inherit (pkgs) lib stdenv ruby bundler bundlerEnv fetchFromGitHub;

  # This sets up the Ruby environment, complete with Bundler's Gemfile
  # Many of these settings have defaults, but I tend towards the explicit.
  rubyEnv = bundlerEnv {
    inherit ruby;

    name = "jekyll-blog";

    gemfile = ./Gemfile;
    lockfile = ./Gemfile.lock;
    # This file is specially generated to adapt Rubygems to the Nixpkgs distribution
    gemset = ./gemset.nix;
  stdenv.mkDerivation {
    name = "blog-jdl";

    # This conditional means that I work with the local source for authoring,
    # but pin a particular git revision for publication.
    src = if builtins.pathExists(./source.nix) then
      fetchFromGitHub {
        owner = "nyarly";
        repo = "blog";
        rev = "master";
        sha256 = import ./source.nix;

    buildInputs = [

    # These are the steps to actually build and publish the blog.
    # nix-shell ignores them - I just run `jekyll serve` to author.
    buildPhase = "jekyll build";
    installPhase = "cp -a _site $out";

This is the whole Rakefile for this blog. I could probably get away with a single “publish.rb” (or a shell script.)

task :update do
  # This command captures the remote git revision into a file for deployment.
  # Note that this is the file that triggers the src conditional in default.nix.
  sh "nix-prefetch-git --no-deepClone| jq '.sha256' > #{ENV['NIXOPS_DIR']}/blog/source.nix"

  # Then we keep the build description files in sync with the deployment configuration.
  %w[default.nix Gemfile Gemfile.lock gemset.nix].each do |file|
    cp file,['NIXOPS_DIR']).join("blog", file).expand_path

From My Desk to Your Screen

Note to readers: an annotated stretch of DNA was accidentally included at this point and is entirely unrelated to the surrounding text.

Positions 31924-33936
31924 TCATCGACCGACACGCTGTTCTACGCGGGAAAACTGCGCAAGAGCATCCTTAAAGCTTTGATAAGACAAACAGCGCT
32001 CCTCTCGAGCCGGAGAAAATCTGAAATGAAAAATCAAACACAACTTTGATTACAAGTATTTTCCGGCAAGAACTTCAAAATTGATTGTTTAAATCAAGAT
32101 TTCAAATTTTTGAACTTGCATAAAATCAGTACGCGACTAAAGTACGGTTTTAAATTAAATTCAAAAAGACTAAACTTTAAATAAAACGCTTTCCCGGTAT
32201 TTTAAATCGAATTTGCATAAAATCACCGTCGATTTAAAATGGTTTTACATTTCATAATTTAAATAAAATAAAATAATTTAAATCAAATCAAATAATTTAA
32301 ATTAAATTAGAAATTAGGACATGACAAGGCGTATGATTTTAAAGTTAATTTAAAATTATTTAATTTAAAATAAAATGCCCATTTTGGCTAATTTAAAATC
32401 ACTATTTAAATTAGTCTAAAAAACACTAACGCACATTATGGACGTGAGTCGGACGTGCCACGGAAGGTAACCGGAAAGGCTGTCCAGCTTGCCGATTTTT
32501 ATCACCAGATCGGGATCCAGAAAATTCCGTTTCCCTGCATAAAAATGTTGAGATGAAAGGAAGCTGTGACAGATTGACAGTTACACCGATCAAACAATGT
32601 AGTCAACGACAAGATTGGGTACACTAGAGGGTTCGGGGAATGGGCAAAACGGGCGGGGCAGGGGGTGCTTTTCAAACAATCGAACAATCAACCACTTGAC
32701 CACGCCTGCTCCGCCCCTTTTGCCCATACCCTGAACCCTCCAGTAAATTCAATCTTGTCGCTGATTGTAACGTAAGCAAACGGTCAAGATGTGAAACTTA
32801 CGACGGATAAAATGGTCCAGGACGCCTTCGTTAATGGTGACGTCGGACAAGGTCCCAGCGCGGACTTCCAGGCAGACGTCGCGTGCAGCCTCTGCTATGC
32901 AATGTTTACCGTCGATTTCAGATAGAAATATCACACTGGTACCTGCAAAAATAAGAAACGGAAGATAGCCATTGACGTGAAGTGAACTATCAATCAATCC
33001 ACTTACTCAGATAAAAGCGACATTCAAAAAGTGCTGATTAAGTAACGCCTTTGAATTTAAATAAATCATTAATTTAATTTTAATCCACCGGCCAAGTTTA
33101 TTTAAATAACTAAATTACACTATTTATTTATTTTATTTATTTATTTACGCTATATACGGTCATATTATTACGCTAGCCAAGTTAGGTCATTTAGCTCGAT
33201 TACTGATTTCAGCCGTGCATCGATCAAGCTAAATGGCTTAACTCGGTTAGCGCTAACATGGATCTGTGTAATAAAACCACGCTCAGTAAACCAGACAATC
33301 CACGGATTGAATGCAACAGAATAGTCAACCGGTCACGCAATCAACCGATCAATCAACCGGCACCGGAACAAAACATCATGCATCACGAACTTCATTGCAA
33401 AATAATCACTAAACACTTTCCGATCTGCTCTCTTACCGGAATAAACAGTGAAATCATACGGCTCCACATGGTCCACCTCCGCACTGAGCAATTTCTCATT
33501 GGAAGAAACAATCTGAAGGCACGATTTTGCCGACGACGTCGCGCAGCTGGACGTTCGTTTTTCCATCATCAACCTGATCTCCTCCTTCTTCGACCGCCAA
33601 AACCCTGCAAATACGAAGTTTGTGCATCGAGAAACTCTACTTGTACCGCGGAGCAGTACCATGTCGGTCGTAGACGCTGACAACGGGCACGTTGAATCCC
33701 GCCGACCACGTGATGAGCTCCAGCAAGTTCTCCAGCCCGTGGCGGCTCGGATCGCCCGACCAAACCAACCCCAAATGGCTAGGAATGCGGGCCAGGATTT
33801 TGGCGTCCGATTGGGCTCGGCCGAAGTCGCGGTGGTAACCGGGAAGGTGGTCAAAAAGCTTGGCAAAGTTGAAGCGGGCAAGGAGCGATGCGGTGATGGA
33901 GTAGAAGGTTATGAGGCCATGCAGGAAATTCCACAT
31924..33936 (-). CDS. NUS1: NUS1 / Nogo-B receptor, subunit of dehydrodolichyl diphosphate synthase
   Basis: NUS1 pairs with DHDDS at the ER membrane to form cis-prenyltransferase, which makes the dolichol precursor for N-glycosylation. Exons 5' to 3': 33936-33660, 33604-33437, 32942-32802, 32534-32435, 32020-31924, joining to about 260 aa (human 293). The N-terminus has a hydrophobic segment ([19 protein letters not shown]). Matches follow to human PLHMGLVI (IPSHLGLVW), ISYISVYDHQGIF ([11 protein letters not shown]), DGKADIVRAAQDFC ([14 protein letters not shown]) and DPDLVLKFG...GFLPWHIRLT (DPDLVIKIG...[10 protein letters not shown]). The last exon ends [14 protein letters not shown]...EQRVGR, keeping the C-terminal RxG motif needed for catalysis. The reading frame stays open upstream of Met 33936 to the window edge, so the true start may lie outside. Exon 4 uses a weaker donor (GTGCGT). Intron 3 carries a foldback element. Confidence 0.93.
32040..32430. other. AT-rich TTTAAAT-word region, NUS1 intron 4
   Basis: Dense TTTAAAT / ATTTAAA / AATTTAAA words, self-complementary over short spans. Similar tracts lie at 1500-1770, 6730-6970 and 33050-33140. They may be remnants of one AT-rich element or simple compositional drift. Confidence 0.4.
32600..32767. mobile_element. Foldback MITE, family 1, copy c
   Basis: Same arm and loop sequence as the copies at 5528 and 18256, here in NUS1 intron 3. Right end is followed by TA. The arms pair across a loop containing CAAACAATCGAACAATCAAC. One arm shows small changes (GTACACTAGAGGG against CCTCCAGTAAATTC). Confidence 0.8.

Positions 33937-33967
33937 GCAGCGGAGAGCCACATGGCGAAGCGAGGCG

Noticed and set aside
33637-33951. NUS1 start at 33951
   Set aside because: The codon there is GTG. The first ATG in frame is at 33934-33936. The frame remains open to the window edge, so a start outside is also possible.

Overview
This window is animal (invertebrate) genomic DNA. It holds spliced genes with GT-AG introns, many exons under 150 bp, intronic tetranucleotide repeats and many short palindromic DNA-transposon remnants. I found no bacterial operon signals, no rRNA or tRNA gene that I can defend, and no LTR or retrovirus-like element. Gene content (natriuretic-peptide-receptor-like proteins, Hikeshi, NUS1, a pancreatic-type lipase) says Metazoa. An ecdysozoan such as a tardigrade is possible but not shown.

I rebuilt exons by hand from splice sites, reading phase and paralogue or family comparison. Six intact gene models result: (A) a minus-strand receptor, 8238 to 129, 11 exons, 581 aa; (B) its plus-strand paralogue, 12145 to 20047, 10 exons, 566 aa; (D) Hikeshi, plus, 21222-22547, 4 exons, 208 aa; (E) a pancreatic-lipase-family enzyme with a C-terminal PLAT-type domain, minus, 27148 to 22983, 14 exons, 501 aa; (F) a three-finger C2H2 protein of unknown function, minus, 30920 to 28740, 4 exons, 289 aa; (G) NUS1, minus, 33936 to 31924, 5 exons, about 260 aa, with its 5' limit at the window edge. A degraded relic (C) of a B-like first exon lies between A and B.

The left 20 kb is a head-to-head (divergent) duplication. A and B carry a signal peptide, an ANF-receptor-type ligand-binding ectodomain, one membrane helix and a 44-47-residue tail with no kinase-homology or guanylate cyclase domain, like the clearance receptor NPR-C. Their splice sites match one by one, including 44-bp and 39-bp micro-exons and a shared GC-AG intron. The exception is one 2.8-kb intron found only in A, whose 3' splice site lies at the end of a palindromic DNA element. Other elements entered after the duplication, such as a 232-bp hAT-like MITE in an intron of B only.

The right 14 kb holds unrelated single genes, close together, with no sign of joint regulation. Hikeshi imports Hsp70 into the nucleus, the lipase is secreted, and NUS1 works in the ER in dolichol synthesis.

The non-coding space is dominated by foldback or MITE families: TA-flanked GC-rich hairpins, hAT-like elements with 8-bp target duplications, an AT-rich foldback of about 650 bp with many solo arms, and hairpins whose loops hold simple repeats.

Most of the above is serves as a kind of prologue. I’d already built it up as I got more confident with using Nix with Ruby and Jekyll. There some adaptation to make it work with deployment, but interestingly, none of those adaptations are commitments. I could go back to rsyncing to Nginx (or converting the whole thing to S3) without having to undo my changes.

What was really cool was that I got from nothing (literally, an empty console on AWS) to a running server in 3 20-minute sessions. The hardest thing (as ever) was deciding whether to use mod_rewrite or mod_redirect in Apache.

In NixOS, all the packaging is handled by Nixpkgs, which is the Nix based package distribution. Configuration is abstracted into a flavor of expression called a “module”, and modules are composed into a single system-wide configuration. The consequence is that you wind up writing an expression to build a computer installation in the same way that you describe the build and installation of a piece of software. In a manner of speaking, you build a computer the same way that you build a piece of software.

NixOps is the deployment and orchestration tooling built on top of NixOS. You arrange computer configurations into networks, and pair them with descriptions of how to provision hardware for them.

This is how a simple Apache webserver configured to work with LetsEncrypt looks:

  # This pulls in the default.nix for the blog,
  # as copied into the deployment repo by the Rakefile.
  blog = import ./blog/default.nix {};
  acmeRoot = "/var/run/acme-challenges";
    network.description = "Web server";

    webserver =
      { ... }: